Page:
Monday, October 31, 2016

Should The Media Out The Awful Fan?

During the Sixers' first game this season, a fan had a confrontation with Oklahoma City's Russell Westbrook. The fan wound up giving Westbrook the finger (two actually) on live television.

Shortly afterward, that fan was identified via social media. Then, the mainstream media picked up on the story (that fan, apparently, is a urologist).

Should the media have outed the fan?

Are the media ruining the man's reputation by blasting his face and name all over the place?

Or, did he sacrifice his privacy by making such gestures in such a public place?

Also, would you run the video on TV without blurring or otherwise hiding the middle fingers? Would you run the picture in print unaltered?

22 comments:

Lauren Hillegas said...

I think that the only reason why this story grew to the proportion that it did, was because the of where the individual sitting (in perfect view of the cameras and so close to the court that this was even plausible) and because he has a respected career in the medical field. If the man was sitting in the middle of the stadium, lost in the crowd, this would've just been a normal response that is shared by other sports fans. He saw the opportunity to get in the player's face and he did just that. I don't think the media is ruining his reputation at all, he did that himself...he knew he was on camera.

If it was my decision I would run the video and the picture without blurring it. Both audiences of print and TV have seen the gesture before, and it can make the source look more credible for not altering the images.

Siani Colon said...

While the man should have known what he was getting himself into based on his seating in the stadium making him visible, I still don't think that means it was entirely his fault for his information to be exposed. What he did drew attention to himself, but it wasn't as if he was like, "Hey, look at me! Try digging up everything you can about me!" It's an individual decision for someone to go ahead and look it up and decide whether they're going to put it out there.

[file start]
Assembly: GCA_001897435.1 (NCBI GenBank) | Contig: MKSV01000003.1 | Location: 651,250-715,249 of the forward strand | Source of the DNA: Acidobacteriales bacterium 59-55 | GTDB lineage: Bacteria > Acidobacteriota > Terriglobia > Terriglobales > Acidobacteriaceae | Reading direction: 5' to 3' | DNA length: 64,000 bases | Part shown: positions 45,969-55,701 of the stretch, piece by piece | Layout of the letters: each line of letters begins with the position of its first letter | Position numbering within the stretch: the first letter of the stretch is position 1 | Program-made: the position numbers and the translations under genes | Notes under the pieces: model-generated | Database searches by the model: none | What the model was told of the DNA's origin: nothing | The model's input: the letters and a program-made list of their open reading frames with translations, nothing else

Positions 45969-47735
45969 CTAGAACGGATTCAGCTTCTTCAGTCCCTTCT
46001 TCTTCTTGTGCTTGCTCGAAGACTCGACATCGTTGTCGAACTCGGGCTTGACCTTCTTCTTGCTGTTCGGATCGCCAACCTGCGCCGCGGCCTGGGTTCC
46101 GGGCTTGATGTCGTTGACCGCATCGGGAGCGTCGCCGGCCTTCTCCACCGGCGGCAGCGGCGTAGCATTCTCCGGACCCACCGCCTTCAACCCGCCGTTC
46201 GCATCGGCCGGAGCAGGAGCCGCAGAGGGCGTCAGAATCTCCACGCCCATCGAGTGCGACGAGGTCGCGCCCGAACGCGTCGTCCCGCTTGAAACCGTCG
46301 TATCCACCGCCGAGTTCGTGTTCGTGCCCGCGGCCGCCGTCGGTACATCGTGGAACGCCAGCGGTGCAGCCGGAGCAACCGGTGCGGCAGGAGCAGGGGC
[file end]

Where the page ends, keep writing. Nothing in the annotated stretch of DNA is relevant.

I think it was unnecessary for media outlets to add his background into the story. While you can't control the internet, professional news outlets could make their own decisions. The story is understandable to be covered because of what actually happened but his name and his profession don't add anything relevant to the story or what happened at that exact moment. He was a Philly fan that lost his cool for a second. That's all you have to say.

I would have ran the video and the picture without blurring it. It seems redundant to censor the gesture, despite it being offensive, only because the audience knows exactly what he was doing anyway. Censoring it is just a failed attempted at hiding it.

Teresa Sayers said...

I do not think the journalists should have used the man’s name in his story. I understand that with social media that lines get blurry, but the principals of journalism should always be at the front of your mind.
I’m sure he didn’t go to the game with the intentions of flipping of Russell Westbrook. And when he did flip him off, I’m sure he didn’t think his name and personal life would be put out on blast.
In this instance I do not think who is he outside of being a basketball fan is important to the story, but I also understand that journalism is now becoming more like a business. And I think it was that thought that fueled their looking into his personal life. Because the story got so much attention on social media, they knew the first outlet to get more information would get a lot of attention, so they did that.
Whether or not I would blur the image would depend on what audience I was reaching and what the news source was. For example, I wouldn’t expect Barstool Sports to blue the imagine, but I would think Sports Nation would. If I were working for a newspaper I would also blur out the imagines because it was such a popular story younger people would want to also read it.

Hadiyah Weaver said...

I do not really think this a newsworthy story. Although, finding out about his personal life did make the situation a little unusual. However, I do agree with the fact that stuff like this happens all of the time, but like Lauren Hillegas said this is kind of a big deal because of where the fan was sitting. I do not think the media should have given this amount of attention to the man, but I do think he sacrificed his privacy as soon as he chose to do this. He knew this was a big game, and cameras were everywhere. It's almost like he wanted to have all eyes on him at that moment. I wouldn't run this on television without blurring the middle fingers, and I most definitely wouldn't print it, unless the news medium that I was using had a demand among the audience for this type of "news."

Kaya Jones said...

I believe the only reason this story has gotten so much attention is because of the background information journalist found. As a journalist it is their duty to find the news worthy criteria in a story if there is any and then inform the public. If this man did not want to be seen and get attention he should no have did the actions, actions have consequences and he was just unfortunate enough to get caught on camera.

McCall Cox said...